On July 23, 2019, the Trump administration expanded the Immigration and Customs Enforcement’s (ICE) authority for expedited removal.
This means ICE agents can independently question, arrest, detain, and deport—with only approval from a field supervisor— any undocumented immigrant who has been living in the U.S. for less than two years.
Enacted by Congress in 1996, expedited removal allows immigration officials to sidestep the federal removal process, which includes court hearings, appeals, and judge-ordered final deportation. During Bill Clinton’s presidency, the rule was used only against individuals who entered a U.S. port of entry without valid travel documents or a visa.
The Bush administration expanded the rule to include people caught within 100 miles of the southern (U.S-Mexico) and northern (U.S.-Canada) border. President Barack Obama didn’t make any changes during his two terms.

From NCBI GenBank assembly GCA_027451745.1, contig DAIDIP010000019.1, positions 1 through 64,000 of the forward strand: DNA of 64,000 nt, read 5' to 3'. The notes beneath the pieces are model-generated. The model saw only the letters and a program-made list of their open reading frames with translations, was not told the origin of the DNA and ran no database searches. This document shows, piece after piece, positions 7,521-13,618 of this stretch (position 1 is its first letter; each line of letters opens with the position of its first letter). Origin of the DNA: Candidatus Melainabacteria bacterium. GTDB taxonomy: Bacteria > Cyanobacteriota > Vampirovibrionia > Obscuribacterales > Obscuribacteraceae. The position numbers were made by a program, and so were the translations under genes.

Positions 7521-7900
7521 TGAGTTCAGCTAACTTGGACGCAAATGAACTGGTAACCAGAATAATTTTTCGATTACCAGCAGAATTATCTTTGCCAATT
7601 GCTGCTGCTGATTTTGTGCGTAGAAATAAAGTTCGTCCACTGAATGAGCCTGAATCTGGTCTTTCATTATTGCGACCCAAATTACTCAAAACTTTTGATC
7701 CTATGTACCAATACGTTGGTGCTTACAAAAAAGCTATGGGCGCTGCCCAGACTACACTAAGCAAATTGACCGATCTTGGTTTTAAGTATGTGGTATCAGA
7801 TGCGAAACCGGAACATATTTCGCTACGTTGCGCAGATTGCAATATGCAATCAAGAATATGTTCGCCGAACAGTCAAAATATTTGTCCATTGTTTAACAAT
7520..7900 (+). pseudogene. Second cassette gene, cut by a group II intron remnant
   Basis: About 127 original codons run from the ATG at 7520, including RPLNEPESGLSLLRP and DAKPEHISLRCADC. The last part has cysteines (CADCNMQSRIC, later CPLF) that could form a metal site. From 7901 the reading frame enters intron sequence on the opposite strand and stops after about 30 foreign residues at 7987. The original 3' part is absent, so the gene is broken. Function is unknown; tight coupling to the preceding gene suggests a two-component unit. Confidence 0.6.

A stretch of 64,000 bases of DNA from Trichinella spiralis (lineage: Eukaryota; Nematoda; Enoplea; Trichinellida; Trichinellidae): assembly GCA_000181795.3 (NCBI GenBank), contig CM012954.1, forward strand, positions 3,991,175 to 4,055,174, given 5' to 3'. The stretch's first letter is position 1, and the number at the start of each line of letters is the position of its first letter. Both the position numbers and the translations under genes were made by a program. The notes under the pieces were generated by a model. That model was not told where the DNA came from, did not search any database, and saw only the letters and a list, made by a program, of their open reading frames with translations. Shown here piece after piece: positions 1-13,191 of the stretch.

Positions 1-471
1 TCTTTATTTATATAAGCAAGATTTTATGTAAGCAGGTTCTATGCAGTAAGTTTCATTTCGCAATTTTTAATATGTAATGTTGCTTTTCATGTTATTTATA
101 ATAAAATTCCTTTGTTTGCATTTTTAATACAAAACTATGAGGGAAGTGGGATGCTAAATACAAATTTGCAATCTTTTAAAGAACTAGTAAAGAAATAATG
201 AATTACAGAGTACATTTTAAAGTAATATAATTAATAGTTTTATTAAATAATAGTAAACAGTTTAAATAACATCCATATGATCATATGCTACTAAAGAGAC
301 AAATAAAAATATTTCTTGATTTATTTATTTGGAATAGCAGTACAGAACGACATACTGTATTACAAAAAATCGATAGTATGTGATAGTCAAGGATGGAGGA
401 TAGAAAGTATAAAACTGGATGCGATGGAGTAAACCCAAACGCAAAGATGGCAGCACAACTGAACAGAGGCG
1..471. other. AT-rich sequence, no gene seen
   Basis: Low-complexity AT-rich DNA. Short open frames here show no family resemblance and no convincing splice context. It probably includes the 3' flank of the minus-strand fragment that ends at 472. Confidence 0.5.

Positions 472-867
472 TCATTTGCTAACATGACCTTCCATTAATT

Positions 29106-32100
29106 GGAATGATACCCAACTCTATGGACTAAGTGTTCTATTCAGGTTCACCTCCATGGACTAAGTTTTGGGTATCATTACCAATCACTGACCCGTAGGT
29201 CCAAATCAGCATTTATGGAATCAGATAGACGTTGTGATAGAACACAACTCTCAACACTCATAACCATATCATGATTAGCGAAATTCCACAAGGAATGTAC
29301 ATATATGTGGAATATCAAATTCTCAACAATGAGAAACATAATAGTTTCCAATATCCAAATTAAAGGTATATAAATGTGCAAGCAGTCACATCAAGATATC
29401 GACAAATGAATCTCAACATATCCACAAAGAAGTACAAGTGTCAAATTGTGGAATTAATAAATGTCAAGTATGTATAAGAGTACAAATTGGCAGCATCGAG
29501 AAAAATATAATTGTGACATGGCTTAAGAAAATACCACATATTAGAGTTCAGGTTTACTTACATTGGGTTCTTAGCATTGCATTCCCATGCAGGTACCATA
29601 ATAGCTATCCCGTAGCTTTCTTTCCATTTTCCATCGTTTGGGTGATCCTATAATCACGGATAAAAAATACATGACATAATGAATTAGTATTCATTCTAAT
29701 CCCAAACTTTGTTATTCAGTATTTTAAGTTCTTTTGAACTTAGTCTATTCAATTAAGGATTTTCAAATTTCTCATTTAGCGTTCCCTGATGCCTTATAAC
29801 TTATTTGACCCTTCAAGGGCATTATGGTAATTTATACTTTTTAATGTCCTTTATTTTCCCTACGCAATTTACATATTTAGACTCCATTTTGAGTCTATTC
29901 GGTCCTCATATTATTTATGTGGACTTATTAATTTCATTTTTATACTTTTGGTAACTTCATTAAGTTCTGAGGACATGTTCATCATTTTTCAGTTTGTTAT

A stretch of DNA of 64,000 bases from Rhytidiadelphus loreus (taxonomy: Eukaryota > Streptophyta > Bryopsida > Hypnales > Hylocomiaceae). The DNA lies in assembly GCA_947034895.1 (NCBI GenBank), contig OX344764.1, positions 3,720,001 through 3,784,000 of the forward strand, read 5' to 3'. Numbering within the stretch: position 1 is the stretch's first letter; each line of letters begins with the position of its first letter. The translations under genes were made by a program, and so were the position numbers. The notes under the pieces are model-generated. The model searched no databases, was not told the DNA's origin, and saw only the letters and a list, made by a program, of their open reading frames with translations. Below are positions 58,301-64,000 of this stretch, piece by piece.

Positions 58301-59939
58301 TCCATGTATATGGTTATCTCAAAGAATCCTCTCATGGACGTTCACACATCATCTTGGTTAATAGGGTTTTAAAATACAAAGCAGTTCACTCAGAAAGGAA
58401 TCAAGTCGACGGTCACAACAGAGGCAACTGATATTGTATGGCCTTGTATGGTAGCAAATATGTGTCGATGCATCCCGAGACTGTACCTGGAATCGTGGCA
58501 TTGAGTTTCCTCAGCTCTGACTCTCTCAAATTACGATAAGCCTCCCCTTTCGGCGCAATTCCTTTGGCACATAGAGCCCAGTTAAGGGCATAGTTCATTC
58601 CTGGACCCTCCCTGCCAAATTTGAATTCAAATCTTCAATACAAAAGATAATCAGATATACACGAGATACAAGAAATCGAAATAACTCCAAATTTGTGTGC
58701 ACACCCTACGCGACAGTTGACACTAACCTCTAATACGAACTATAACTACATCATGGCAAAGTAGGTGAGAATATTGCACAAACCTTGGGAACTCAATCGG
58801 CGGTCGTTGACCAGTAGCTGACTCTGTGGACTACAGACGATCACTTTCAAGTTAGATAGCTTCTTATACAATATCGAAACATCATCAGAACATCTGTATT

As of July 23, the expedited removal process now applies throughout the country—not just the borders. ICE claims they will only conduct “targeted enforcement operations,” rather than “random or indiscriminate” raids.
One of the main concerns among immigration attorneys and advocacy groups is that these raids will also include U.S. citizens and permanent legal residents and the lack of checks and balances to avoid this problem. For example, a 17-year-old boy who was born in Dallas was arrested by Border Patrol agents and detained for 26 days—despite carrying a Texas state ID and a copy of his birth certificate—before the local news ran a story about the case.
According to government data, ICE agents questioned 27,540 U.S. citizens since Trump took office. In the Obama era, ICE agents questioned 5,940 U. Citizens.
A 2015 study about expedited removal by the U.S. Commission on International Religious Freedom found that Border Patrol agents violated the protocols of this rule. There were some cases where agents didn’t ask if the undocumented immigrants were afraid of going back to their home country and other cases where agents neglected to write down whenever an immigrant claimed asylum.
In fact, the main exception to the expedited removal rule is when an undocumented immigrant claims asylum. If an immigrant fears returning to his/her home country, immigration officials are required to temporarily stop the deportation process until the immigrant’s claims are heard by an asylum officer.